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I agree that close links with the Republic of Ireland are desirable. We have friendly relationships with the Government of Ireland and we are in close co-operation with them on many aspects. That is very much to be encouraged.

Mr. Riddick : But now that a deadline looms, does my right hon. and learned Friend believe that it will be possible to reach heads of agreement by 16 November?

Sir Patrick Mayhew : I am grateful to my hon. Friend for drawing attention to that date. It is the date of the next intergovernmental conference under the Anglo-Irish Agreement. As my hon. Friend knows, it has always been the understanding that the political talks should take place during a gap or intermission. The previous conference was on 27 April, since when there have been two further postponements. Accordingly, the two Heads of Government, the Prime Minister and the Taoiseach, agreed that the final extension should end on 16 November. I believe that it is practically possible for us to reach heads of agreement within that time and everyone concerned is working hard to achieve that. I will not tell my hon. Friend whether I think it probable or not. The main point is that everyone is working towards that and I believe that it is a practical possibility.

Mr. Maginnis : Does the Secretary of State accept that it is becoming virtually impossible, irrespective of the total commitment of the Government and of the Ulster Unionist party, for any delegation to negotiate meaningfully with an Irish Government who are so acrimoniously divided by in-fighting and who are so obviously split on both political and ethical issues?

Sir Patrick Mayhew : The hon. Gentleman is taking an

uncharacteristically pessimistic view. While not adopting or, I hope, appearing to adopt the language he used, I reiterate that I believe that it is entirely practicable for all parties, with the assistance of his own, to reach a successful conclusion within the time available.

Mr. Hunter : Now that the constitutional talks have reached such a sensitive position, does my right hon. and learned Friend agree that those of us who care deeply for the island of Ireland can usefully employ our time urging party leaders to reach positive conclusions and to remember that failure to do so could well result in the furthering of the cause of men of violence on both sides of the sectarian divide?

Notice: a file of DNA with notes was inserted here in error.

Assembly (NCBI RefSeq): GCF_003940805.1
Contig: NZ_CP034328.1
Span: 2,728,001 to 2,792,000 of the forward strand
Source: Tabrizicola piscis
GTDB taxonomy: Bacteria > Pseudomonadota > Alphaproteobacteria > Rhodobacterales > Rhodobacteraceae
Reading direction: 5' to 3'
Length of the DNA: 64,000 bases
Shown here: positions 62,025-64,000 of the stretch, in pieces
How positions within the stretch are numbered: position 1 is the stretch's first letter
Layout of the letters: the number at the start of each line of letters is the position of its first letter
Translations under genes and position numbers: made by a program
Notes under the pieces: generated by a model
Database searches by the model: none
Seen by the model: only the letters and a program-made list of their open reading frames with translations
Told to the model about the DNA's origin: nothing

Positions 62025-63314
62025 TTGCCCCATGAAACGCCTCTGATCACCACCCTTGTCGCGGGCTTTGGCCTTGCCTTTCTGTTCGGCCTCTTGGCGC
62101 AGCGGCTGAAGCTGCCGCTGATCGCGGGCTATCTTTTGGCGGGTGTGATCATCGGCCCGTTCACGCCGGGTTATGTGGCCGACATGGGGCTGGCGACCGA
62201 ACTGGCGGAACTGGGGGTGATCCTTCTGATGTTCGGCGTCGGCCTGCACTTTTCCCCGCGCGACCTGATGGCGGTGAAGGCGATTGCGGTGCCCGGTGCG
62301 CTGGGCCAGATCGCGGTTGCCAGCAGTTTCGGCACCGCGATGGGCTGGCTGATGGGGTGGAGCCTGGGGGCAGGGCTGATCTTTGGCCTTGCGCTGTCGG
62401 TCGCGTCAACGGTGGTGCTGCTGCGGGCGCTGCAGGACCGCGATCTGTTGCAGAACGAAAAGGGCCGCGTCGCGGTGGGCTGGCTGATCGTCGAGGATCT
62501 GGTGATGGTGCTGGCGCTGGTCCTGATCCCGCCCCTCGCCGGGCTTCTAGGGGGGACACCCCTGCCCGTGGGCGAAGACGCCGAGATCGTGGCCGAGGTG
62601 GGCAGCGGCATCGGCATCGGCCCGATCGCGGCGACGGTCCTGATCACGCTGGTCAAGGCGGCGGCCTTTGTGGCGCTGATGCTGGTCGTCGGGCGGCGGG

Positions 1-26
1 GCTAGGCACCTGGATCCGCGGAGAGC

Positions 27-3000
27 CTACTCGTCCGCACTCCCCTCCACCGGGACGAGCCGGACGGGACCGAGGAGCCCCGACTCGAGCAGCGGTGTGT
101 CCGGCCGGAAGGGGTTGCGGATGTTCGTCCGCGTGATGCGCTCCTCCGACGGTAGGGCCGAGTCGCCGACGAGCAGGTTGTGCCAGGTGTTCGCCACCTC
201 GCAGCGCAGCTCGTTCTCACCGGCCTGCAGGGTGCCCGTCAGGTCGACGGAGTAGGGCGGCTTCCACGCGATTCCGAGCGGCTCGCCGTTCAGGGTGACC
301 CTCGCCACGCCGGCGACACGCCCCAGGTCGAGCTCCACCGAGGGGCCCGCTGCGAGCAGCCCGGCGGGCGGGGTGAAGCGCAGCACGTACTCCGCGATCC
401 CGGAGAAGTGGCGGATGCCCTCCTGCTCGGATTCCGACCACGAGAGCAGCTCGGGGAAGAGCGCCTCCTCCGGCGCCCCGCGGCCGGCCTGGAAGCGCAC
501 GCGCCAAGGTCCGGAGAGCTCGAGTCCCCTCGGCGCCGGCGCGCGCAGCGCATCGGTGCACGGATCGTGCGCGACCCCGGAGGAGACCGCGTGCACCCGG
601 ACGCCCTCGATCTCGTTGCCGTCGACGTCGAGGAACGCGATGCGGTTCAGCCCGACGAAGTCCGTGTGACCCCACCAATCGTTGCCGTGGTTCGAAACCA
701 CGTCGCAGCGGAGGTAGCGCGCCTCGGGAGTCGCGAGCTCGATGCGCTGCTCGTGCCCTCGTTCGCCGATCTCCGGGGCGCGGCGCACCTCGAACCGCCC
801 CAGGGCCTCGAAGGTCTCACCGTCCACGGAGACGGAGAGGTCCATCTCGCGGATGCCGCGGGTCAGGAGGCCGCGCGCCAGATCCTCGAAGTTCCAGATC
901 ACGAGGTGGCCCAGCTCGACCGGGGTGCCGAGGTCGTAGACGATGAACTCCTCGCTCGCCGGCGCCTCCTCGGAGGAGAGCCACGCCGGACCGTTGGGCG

Sir Patrick Mayhew : I am grateful to my hon. Friend, who takes a close interest in the affairs of the Province, and who was there only the other day. I believe that those who lead the parties involved are well aware of the strength of public opinion. Those who have longer experience in these matters than I do tell me that there is something quite new about the strength of public opinion demanding that the politicians get something better together. That is entirely encouraging, and I believe that it is well known to those who lead the parties.

I entirely agree with my hon. Friend about the potentially harmful consequences if the process came to an end.

Mr. Mallon : As one who has spent the past three years involved in the talks process--right from the time at which it was initiated by the previous Secretary of State--I think that it is time that we knew the British Government's mind

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on a fundamental question : can we ever settle the problem on the basis of partition? I should like to hear the Secretary of State's view on that. Does it accord with the view of the situation in Cyprus given by his right hon. Friend the Foreign Secretary yesterday at column 1008 of Hansard :

"I do not agree partition can be the basis"--

Madam Speaker : Order. I cannot allow quotations during Question Time, but I am sure that the Secretary of State has got the hon. Gentleman's point.